But, whilst the journalists around the boiling ground were soliciting some individual interviews with members of the coalition, the leading conveners of the conference returned to the original arrangement: to have a press conference. The group’s secretary, Francis Aloyagle, had barely read out the first line of the statement in front of a bouquet of recorders when supporters of the parliamentary candidate surged forward to dispel the gathering.
Tempers spun out of control. Taking each other on in splinter groups, a number of the supporters grabbed one another by their shirts and traded blows. Police officers arrived from the nearby Bongo Police Station to restore order. The conference resumed under the keen watch of a police team determined to remain at the scene until it was all over.
But unruffled by the presence of the law enforcers, some of the angry party members persistently uttered provoking statements that repeatedly rekindled violent confrontations that saw the police coming in each time to block, to plead and to warn.
“They have followed us here, drunk. And they have come to disrupt the programme. Look at how they are beating people here, left, right and centre,” Martin Ayenera Akolgo, a member of the Lai Lai group, poured out his frustrations as voices jangled loudly at the rowdy scene.
Media men ambushed
Three media men reportedly were attacked on their arrival at Bongo before the clash, their recorders and mobile phones seized.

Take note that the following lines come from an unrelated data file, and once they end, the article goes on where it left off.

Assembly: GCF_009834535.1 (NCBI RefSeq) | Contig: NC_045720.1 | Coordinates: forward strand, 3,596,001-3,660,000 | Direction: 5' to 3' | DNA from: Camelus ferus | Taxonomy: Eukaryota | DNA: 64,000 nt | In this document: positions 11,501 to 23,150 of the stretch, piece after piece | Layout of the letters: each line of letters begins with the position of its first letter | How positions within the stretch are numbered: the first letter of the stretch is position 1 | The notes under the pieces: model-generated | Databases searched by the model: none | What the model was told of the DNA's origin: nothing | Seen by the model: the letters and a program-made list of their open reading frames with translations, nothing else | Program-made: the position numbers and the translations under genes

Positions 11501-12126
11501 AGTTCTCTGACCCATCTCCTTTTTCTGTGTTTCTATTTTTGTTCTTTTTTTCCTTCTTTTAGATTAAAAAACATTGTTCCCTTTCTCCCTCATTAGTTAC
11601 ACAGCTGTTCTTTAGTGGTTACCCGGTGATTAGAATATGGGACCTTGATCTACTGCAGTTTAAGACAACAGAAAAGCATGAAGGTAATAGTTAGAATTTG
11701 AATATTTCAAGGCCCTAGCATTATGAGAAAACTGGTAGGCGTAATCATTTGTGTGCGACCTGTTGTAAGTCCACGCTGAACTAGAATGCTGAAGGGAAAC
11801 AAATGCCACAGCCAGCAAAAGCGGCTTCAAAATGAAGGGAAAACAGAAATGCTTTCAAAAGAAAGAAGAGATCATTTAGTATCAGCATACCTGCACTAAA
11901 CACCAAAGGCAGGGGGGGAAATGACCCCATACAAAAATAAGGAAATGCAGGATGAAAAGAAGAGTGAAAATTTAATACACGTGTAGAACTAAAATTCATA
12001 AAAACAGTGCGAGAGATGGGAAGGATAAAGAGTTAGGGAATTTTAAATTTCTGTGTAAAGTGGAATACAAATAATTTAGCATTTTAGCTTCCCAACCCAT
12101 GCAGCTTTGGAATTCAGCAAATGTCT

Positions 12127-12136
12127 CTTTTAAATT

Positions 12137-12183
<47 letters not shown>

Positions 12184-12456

Samuel Mbura, Head of Programmes at Tanga Radio in Bolgatanga and correspondent for Kumasi-based Kapital Radio, Frederick Awuni, Citi FM correspondent and Gaspard Adongo, a reporter with Word FM at Zuarungu in Bolgatanga, purportedly came under a sudden attack from some alleged supporters of the parliamentary candidate.
It is said to have happened around the St. Anne’s Catholic Church, the first church to the left entering the Bongo Township.
“We just moved in and we understood that they told them not to hold it over there because they would not allow it to happen in Bongo Constituency. Just on my way, a constituency executive, Stephen Awinmarkiya, saw me and was like ‘you have been writing stories about our parliamentary candidate and you have been making the party have some problems in the constituency’.
“Before I realised, all of them just at once came on me and took my keys. Then, the [constituency] secretary told me categorically that he’s going to make sure I pay for it,” Samuel Mbura told Starr News shortly after he had disclosed that he had reported the matter to the police in Bongo.
Angry supporters threaten skirt-and-blouse votes
Tempers at the scene shared centre stage with a collective vow by members of NDC Lai Lai Group to campaign and vote against Edward Bawa but do otherwise for the leader of the party, President John Dramani Mahama, in what is known in Ghana politics as “voting skirt and blouse”.